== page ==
Social Work Early Intervention for Young Children with Developmental Disabilities

Article excerpt

Social workers' awareness of and formal involvement in family-centered early intervention for infants and toddlers who are at risk of or who have developmental disabilities has increased considerably during the past 15 years. The functional role that social workers can play on early intervention teams and as coordinators of early intervention services is underscored by the formal recognition of the discipline in the Individuals with Disabilities Education Act. Despite the relevance of social work to early intervention, personnel often enter early intervention practice without the benefit of formal preparation related to very young children with developmental disabilities. This article provides an overview of the definition and identification of developmental disabilities, and discusses the role of and challenges to social work in early intervention.

Key words


early intervention

social work roles


The enactment of the Education of the Handicapped Act Amendments of 1986 (P.L. 99-457) marked the be ginning of mandated family-centered services for young children who are at risk of or who have identified developmental disabilities. Part H of this landmark legislation (now Part C of the Individuals with Disabilities Education Act (IDEA) [P.L. 90-247]) challenged a hereto-fore child-oriented service system to consider the needs of the child in the context of the family. This legislation also challenged all professionals who work with children and families to increase their awareness of and competence in the principles underlying family-centered early intervention for infants and toddlers who are at risk of or who have identified developmental disabilities. Not only is social work one discipline formally acknowledged in the federal legislation, but by virtue of the ascribed role of social work in health and human services, social work is a logical discipline for providing family-centered services to families of children with developmental disabilities. Effective practice in early intervention, however, is a function of a philosophy and skill base that is different from that developed through traditional social work training.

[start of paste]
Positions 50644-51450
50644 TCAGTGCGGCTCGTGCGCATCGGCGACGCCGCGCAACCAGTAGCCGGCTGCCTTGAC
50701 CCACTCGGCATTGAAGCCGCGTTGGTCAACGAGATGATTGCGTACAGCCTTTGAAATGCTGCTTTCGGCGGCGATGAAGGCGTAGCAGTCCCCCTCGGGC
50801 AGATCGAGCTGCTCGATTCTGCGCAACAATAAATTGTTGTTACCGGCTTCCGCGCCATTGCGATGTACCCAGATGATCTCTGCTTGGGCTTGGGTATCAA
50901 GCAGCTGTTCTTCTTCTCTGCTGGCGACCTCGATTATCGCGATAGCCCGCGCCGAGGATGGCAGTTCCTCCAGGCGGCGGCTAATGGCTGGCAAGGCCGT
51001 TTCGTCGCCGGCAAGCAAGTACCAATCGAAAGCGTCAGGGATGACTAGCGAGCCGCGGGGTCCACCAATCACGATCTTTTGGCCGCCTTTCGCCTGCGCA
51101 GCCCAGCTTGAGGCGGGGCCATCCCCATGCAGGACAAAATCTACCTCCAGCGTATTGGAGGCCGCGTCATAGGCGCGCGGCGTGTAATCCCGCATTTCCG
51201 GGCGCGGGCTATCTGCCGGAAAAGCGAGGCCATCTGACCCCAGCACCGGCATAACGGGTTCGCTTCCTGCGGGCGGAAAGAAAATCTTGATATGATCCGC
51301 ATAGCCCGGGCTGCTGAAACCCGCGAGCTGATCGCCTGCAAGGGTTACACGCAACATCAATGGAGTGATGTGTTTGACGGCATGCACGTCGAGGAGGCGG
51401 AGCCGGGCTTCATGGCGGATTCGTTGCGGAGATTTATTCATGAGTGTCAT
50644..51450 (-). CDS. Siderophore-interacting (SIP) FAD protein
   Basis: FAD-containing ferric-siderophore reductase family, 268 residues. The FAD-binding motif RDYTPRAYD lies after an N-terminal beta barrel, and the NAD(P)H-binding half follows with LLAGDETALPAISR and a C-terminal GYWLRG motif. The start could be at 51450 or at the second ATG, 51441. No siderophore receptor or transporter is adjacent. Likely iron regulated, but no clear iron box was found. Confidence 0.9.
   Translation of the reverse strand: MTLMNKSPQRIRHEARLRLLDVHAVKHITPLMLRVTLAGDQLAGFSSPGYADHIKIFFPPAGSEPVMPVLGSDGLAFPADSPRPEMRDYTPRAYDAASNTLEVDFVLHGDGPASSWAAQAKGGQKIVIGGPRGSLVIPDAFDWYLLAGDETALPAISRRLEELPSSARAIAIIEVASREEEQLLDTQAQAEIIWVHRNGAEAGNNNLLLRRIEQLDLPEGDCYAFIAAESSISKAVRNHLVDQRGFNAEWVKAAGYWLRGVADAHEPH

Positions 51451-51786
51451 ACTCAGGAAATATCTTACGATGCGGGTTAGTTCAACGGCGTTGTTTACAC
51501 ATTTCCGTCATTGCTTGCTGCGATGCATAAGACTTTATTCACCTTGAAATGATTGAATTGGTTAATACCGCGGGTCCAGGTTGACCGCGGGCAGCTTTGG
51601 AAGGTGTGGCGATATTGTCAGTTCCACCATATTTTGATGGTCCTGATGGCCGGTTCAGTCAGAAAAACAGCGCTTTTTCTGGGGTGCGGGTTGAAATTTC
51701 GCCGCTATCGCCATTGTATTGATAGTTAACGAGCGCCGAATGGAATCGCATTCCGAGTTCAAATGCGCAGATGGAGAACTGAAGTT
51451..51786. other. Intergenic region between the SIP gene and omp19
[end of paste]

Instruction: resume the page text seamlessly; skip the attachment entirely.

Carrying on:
Attention to the special social and educational needs of people with developmental disabilities can be tracked back to France in the late 18th through the 19th centuries and the work of pioneers such as Itard, Sequin, and Benet. This movement found an audience in the United States in the early 20th century with the work of Sequin, Goddard, and Terman. The concept of "developmental disability" (addressed hereafter as "developmental concerns") was formally introduced into the health and human service system by the Developmental Disabilities Services and Facilities Construction Amendments of 1970 (Breen & Richmond, 1979; Ehlers, Prothero, & Langone, 1982). The use of developmental disability represented a refinement of earlier terminology, a progressive shift in attitudes toward people with developmental concerns, and a focus on younger individuals. The 1970 definition of developmental disability reflected a historically clinical and categorical perspective and the description of developmental concerns as a grou p of conditions that are chronic, have a neurodevelopmental origin, and substantively influence an individual's functional abilities (Crocker, 1989). Under the law, developmental disabilities were categorically defined as mental retardation, cerebral palsy, epilepsy, or other neurological conditions that could be closely related to mental retardation. Other conditions could include, but were not be limited to, sensory impairment (for example, deafness), autism, pervasive developmental disorders, attention deficit disorder, syndromes of multiple congenital anomalies, and learning disabilities. This definition reflected the historically held focus on individuals, mental retardation, and categorical labels. …


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